From then on, life changed. Every morning, I woke up with an intense feeling of dread. I was terrified to simply walk down the block to get to school. With time, my family stopped asking about it. I come from a family where a lot of issues and traumas were entirely repressed, so this was not unusual. I simply kept to myself here on out. But it didn’t stop.
In the span of two weeks, I saw the man several blocks from my house outside of the local deli my family went to. I also saw him in my neighboring town while I accompanied my sister to get her flip phone traded in for a new one. And, then, I saw his red van trailing behind the public bus when my sister and I went for a fun Saturday morning at the mall…an hour away. I knew it was him, I didn’t even have to check. When I saw him sitting at the mall food court, my fears were undoubtedly true. I was being stalked. Only I didn’t have the language to describe it then. I just knew it didn’t feel right. At all.
Every morning when I walked to my bus stop, I ignored him. He watched, not saying anything at all. Then, things came to a boiling point one morning.
I remember I awoke on Thanksgiving Day bright and early. I also remember feeling terribly annoyed that my mom was sending me to do her laundry for her down the block. She’s always had a bad knee and back, so sometimes many chores and ‘adult’ things were left to us children. I gathered her dirty clothes, tossed enough in a garbage bag that I could carry, and headed off to do her laundry. ‘Be quick,’ my mother told me. She wanted me back in time to start baking the pies at noon. She shoved some quarters and dollar bills into my pocket.
On that very morning, I felt absolute chills go up my spine as I laid the fabric softener onto the top of the silver washing machine. There he was. This man I had seen so many times before. It was him. He was sitting in a turquoise chair at the corner of the laundromat. When I saw him, he wasn’t looking at me – but he looked up and met my frantic eyes milliseconds later. ‘I have to get out of here.’ Absolute dread. My chest tightened. I gently let everything in my hands fall to the ground, and I ran. As fast as I could. A sack of laundry hanging on my back.
Running, it was probably a 2-minute travel time back to my house. I tried my best to not look back, and I didn’t. Until about halfway. And when I did, I saw the most terrifying thing in my life…the man was chasing after me. At this point, I was likely running on pure adrenaline. I ran all the way back to my house, flew up the stairs, slammed and locked the door shut, and melted into tears and gasps. I told my mom what happened. This is where my mind gets hazy. I wish I knew what anyone’s response was, but I don’t. I seemed to have been calmed and then everything was brushed off. It was never talked about again.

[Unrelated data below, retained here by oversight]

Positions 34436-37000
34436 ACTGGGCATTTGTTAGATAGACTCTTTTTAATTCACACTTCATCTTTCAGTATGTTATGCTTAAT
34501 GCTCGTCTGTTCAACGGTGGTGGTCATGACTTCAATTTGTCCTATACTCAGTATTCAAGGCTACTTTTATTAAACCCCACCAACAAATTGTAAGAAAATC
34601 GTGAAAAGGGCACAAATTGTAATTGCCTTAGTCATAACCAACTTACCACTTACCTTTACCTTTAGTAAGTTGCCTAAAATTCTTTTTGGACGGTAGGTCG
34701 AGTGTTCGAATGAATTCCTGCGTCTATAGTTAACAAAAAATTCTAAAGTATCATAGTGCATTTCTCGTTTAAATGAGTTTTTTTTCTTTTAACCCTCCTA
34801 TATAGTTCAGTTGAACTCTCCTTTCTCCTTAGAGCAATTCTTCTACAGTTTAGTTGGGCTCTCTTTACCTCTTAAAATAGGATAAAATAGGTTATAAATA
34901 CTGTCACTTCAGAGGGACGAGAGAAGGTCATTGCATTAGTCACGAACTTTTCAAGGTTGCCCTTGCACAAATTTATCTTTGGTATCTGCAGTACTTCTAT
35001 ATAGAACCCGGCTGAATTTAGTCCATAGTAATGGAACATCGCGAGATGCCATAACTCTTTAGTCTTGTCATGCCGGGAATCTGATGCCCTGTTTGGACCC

I never did see him again after that day. We happened to get evicted from our home just one week later and moved all the way to the complete opposite side of town. And that was the end of it all. It is only now that I can truly realize that my habit for re-adjusting curtains isn’t some weird little thing I do without reason. It’s a phobia. I am terrified of the thought of being watched – my mind convinces me that I am. Stalking has rewired my brain, and I am forever awaiting the day he returns.
After this ‘epiphany’ I had, or whatever you want to call it, I have gone in to see a therapist. I have been diagnosed with post-traumatic stress disorder. Please, if you are reading, understand the many things wrong with this story. If you know someone who is being stalked, don’t just ‘let it be.’ Don’t ignore it. Follow up with them. Ask them what is going on, how they are. CHECK IN.
Many years later, I am still dealing with deep-rooted feelings of inadequacy over the fact that no one stepped in to help or protect me. I was a child. It shouldn’t have been up to me to fend for myself. I have finally stopped blaming myself. For all these years, I thought something was wrong with ME. I thought I wasn’t worthy enough or love. But, in reality, I am worthy of it all – and so are you. I would never wish this on my greatest enemy.”